The work of Andrea Büttner (born 1972) includes woodcuts, reverse glass painting, sculpture, video and performance. She creates connections between art history and social or ethical issues, with a particular interest in notions of poverty, shame, vulnerability and dignity, and the belief systems that underpin them.
Büttner’s work often makes reference to religious communities, drawing attention to the relationship between religion and art, and between religious communities and the art world. The video Little Sisters: Lunapark Ostia focuses on a sisterhood of nuns who manage an arcade in a small amusement park in Ostia, near Rome. The nuns speak about their work and respond to questions posed by Büttner concerning happiness, spirituality and spectacle.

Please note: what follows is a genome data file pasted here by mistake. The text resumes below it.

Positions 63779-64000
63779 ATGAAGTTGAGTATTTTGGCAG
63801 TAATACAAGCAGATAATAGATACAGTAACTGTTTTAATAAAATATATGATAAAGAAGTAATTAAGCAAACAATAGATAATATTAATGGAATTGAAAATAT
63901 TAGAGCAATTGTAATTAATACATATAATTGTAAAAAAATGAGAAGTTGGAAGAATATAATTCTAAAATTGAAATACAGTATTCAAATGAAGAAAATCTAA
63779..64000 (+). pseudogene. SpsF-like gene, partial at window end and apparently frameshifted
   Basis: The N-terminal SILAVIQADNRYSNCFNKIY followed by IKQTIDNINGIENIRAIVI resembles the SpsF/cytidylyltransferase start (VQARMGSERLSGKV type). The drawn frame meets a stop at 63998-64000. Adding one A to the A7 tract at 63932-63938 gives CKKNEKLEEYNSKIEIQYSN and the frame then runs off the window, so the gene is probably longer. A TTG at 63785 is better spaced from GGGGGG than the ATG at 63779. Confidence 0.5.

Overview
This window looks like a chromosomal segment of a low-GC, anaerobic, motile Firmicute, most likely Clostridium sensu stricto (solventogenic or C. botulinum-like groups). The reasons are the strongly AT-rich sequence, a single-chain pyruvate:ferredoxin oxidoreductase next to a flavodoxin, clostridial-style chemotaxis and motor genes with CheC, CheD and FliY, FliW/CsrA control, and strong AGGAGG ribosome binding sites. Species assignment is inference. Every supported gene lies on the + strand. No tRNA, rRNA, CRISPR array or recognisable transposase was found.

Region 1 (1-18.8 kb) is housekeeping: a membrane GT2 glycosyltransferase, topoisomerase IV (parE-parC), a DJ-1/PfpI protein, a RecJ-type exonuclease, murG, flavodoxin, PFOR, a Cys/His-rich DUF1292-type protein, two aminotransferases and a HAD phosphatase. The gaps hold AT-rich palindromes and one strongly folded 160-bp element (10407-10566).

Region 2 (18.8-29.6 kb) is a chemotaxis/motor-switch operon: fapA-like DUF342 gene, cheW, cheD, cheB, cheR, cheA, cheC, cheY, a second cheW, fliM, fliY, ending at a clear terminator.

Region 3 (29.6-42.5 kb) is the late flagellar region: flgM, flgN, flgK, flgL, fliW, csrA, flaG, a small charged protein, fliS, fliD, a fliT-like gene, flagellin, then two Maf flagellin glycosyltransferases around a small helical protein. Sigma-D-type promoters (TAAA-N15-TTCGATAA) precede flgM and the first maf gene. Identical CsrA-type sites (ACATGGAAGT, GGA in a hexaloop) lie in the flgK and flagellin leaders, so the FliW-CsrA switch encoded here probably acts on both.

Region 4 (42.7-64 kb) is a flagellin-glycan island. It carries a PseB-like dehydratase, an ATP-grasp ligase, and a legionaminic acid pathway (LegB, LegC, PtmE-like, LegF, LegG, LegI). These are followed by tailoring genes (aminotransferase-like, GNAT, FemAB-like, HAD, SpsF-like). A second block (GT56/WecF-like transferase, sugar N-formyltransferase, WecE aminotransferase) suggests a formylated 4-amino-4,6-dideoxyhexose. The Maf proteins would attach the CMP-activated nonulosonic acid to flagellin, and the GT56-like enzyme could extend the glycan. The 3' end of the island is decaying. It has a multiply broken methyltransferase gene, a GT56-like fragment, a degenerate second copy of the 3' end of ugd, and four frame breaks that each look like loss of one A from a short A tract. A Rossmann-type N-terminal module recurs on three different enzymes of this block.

Büttner used material for workers’ uniforms to make the ‘fabric paintings’ and tent-like structure in this display. She is interested in the social connotations of the fabric, but also the austerity that can be associated with uniforms. Her use of techniques such as woodcuts and glass painting are associated with traditional craft and the amateur artist. However, these works also carry art historical references, from German expressionism to gestural painting to the modernist grid. Büttner frequently uses bench structures, as she has done here, offering visitors a space of respite and contemplation.